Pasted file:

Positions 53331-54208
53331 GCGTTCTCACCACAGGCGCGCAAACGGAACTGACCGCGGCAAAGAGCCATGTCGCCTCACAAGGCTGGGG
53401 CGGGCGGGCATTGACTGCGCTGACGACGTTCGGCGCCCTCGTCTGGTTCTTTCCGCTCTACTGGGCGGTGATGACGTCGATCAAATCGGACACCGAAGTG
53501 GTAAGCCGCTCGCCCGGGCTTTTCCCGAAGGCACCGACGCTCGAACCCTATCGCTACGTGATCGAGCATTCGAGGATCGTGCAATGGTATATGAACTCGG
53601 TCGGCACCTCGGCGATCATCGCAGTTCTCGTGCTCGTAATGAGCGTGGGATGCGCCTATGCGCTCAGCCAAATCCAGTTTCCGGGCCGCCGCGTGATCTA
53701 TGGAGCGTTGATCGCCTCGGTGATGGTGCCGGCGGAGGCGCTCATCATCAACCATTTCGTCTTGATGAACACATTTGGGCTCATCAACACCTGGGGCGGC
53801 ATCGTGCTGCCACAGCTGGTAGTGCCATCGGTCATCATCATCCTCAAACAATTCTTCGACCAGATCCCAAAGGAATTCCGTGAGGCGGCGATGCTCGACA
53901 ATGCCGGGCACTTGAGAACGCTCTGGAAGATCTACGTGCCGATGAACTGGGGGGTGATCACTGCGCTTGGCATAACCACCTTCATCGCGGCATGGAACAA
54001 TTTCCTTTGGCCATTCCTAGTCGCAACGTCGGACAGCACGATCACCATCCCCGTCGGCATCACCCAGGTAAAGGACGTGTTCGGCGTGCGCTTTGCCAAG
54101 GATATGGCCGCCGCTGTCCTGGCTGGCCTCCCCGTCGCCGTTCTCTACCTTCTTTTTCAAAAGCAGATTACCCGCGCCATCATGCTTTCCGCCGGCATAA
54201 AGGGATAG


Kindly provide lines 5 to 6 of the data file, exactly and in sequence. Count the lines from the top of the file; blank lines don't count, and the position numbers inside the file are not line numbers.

53601 TCGGCACCTCGGCGATCATCGCAGTTCTCGTGCTCGTAATGAGCGTGGGATGCGCCTATGCGCTCAGCCAAATCCAGTTTCCGGGCCGCCGCGTGATCTA
53701 TGGAGCGTTGATCGCCTCGGTGATGGTGCCGGCGGAGGCGCTCATCATCAACCATTTCGTCTTGATGAACACATTTGGGCTCATCAACACCTGGGGCGGC